5

In the beginning of "The Boscombe Valley Mystery", while Holmes and Watson are on the train, we see this line:

We had the carriage to ourselves save for an immense litter of papers which Holmes had brought with him. Among these he rummaged and read, with intervals of note-taking and of meditation, until we were past Reading. Then he suddenly rolled them all into a gigantic ball and tossed them up onto a rack.

The pun is that after they are past Reading, he stops reading. So: was this pun intentionally placed by Doyle?

  • 1
    A good answer to this would probably analyse as supporting evidence the question of whether the Holmes stories in general include hidden puns and wordplay. (I don't think they do, but I'm not confident enough of that to make an answer of it.) – Rand al'Thor Jul 7 '17 at 18:55
  • Reading was, and still is, one of the top three busiest railway stations outside London. It is an obvious place to name that his readers would recognise. – Chenmunka Jul 14 '17 at 12:37
0

I think that the Sherlock Holmes canon is, in fact, loaded with puns. Two of my favorites are:

  1. In "The Engineer's Thumb", the word "sponge" is used first to describe the engineer's castrated hand and then for Watson's action:

    There were four protruding fingers and a horrid red, spongy surface where the thumb should have been. It had been hacked or torn right out from the roots. [...] I sponged the wound, cleaned it, dressed it, and finally covered it over with cotton wadding and carbolized bandages.

  2. In "A Case of Identity" we are told that the daughter would go to the Gasfitters' Ball, but her stepfather argued against it, using the word "fit" in two different contexts:

    He said the folk were not fit for us to know, when all father’s friends were to be there. And he said that I had nothing fit to wear, when I had my purple plush that I had never so much as taken out of the drawer.

The hits really do just keep on coming. This would indicate that the pun in the question is indeed intended, because the sheer number of puns in the Holmes canon indicates that Doyle put them in intentionally.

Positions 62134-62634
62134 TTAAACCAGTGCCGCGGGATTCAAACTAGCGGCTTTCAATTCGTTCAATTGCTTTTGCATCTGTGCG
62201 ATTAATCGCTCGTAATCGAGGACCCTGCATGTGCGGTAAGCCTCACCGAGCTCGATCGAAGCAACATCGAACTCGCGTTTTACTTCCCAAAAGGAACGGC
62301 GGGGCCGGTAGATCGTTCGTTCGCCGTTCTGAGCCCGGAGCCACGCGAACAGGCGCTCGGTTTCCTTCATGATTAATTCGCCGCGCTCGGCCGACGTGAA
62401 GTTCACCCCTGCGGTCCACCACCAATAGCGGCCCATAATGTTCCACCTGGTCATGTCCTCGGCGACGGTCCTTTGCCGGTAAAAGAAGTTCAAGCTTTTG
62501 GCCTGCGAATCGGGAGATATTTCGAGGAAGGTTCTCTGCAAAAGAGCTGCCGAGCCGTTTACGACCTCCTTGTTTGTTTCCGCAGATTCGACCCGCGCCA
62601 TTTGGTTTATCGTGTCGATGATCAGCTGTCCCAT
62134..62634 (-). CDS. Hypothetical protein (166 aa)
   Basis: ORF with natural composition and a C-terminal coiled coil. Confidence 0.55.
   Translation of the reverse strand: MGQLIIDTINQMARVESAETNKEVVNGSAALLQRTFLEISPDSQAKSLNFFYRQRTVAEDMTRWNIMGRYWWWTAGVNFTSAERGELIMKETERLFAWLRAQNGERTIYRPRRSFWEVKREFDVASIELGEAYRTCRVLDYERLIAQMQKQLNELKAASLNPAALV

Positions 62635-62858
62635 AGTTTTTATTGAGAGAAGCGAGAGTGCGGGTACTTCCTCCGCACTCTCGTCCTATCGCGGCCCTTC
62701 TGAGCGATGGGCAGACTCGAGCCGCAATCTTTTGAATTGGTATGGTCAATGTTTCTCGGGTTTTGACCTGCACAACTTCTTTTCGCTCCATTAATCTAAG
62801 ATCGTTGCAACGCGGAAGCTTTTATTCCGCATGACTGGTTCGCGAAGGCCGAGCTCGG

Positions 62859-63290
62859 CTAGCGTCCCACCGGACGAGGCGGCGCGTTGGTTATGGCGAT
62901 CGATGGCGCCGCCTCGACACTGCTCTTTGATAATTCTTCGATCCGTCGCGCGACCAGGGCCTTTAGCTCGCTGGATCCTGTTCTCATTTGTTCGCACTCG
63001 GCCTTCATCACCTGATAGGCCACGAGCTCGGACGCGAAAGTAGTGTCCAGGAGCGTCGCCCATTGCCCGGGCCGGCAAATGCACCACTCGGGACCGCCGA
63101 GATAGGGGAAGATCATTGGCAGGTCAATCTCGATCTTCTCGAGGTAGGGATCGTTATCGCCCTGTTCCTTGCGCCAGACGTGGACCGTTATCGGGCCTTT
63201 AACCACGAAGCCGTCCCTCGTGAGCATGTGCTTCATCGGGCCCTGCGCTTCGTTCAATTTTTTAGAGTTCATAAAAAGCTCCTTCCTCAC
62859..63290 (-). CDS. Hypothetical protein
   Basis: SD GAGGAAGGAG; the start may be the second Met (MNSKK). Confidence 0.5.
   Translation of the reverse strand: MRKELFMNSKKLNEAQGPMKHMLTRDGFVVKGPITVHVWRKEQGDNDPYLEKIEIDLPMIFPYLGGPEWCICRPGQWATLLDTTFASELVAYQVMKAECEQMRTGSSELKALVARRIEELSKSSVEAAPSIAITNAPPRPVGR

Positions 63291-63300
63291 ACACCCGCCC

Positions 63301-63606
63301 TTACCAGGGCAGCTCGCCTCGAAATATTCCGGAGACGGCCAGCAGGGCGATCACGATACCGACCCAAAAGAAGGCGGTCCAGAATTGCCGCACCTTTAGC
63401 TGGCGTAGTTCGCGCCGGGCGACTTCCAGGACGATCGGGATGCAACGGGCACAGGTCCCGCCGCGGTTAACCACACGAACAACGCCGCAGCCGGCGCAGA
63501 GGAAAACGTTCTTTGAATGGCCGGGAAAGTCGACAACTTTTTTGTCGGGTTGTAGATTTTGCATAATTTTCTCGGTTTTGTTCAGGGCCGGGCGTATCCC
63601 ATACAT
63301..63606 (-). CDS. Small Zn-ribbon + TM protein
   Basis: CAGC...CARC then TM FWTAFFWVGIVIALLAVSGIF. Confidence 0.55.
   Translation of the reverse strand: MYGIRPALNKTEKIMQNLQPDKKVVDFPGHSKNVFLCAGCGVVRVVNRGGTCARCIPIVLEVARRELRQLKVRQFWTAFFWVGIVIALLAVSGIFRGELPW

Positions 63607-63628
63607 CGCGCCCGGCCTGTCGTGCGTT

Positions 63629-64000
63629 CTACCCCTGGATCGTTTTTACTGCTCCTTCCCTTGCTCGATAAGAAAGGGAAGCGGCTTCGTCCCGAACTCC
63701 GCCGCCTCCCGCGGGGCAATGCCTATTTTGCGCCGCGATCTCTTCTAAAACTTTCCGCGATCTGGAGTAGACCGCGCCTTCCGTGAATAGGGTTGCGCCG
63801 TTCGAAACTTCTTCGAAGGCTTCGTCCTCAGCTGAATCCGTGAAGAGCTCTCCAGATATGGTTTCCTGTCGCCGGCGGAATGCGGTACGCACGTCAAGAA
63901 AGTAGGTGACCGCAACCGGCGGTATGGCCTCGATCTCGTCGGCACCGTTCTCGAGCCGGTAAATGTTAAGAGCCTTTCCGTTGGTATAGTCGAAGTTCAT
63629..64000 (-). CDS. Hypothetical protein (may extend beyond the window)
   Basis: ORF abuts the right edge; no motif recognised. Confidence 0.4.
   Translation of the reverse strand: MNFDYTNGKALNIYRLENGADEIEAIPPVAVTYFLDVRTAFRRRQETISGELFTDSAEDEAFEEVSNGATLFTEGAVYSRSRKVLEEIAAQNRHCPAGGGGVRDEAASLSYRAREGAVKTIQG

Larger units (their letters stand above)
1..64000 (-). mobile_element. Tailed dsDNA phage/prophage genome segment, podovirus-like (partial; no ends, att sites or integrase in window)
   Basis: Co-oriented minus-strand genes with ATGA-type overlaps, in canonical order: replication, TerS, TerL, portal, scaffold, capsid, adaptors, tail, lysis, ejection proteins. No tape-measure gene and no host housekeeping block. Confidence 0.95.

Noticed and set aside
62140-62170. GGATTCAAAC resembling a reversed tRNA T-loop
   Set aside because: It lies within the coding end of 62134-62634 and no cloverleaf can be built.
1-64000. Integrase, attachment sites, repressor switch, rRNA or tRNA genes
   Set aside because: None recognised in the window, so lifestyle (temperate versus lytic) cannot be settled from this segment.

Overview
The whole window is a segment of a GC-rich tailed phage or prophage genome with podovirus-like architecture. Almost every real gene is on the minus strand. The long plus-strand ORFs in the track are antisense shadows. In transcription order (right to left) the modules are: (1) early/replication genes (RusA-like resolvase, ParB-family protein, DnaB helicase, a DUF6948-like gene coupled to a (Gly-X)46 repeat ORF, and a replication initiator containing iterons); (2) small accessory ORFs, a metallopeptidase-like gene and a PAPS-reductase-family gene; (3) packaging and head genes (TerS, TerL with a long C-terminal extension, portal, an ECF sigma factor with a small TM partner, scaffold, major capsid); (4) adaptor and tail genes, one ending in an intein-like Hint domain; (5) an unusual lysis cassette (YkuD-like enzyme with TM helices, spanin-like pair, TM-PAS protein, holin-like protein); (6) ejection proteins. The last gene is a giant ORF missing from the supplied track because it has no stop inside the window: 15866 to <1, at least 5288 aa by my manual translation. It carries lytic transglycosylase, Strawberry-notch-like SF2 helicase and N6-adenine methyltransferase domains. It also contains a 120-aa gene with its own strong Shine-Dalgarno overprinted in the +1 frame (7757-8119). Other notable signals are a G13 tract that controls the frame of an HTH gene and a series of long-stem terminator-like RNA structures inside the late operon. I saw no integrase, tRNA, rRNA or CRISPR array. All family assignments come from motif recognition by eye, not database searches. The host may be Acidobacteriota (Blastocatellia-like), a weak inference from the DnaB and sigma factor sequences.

• While interesting, this doesn't really answer the question about this specific pun. It should rather be a comment on Vekzhivi's answer. – Rand al'Thor Feb 24 at 20:44
  • @Randal'Thor - I think this technically is an answer; it's saying that since we have examples of other puns in the Holmes canon, that it's highly likely that this pun, along with the others in Holmes canon, was intended. – Mithrandir Feb 24 at 20:47
  • @Mithrandir In that case, I've edited it to improve the answer with quotes and formatting. – Rand al'Thor Feb 25 at 17:50
3

In my own multiple (and recent) readings of the complete novels and stories of Sherlock Holmes, I see Holmes noted for a direct, rather dry style of verbal delivery. Watson, the narrator in this passage, has a more romantic cast on his interpretation of events, but also tends to stick to the facts, as he sees them.

I can't rule out the possibility of "Reading" being a play on words, but the lack of puns in the rest of the Canon would make it unlikely, perhaps even unintentional.

There is an immense amount of material written on all facets of the Sherlock Holmes stories. The following blog, http://www.sherlockian.net/ is just one of hundreds of examples.

I found one source directly pertinent to this question:

How much wordplay is in the "Sherlock Holmes" stories by Arthur Conan Doyle?

Karen Murdock has been studying the various figures of speech and rhetorical techniques in the 60 Holmesian tales, collectively called "the Canon". She notes a use of zeugma when Watson reports in The Hound of the Baskervilles: "All afternoon and late into the evening he [Holmes] sat lost in tobacco and thought." ("Lost in Tobacco and Zeugma", Canadian Holmes, Summer 2004, p. 3).

Murdock notes that puns and other humorous forms of word play are not found in the Canon.

However, that doesn't mean that there is no intended pun here. Personally, I believe it likely that it IS intended, however rare other such Canon examples may be, simply because authors tend to use words with a purpose.

Your Answer

By clicking “Post Your Answer”, you agree to our terms of service, privacy policy and cookie policy

Not the answer you're looking for? Browse other questions tagged or ask your own question.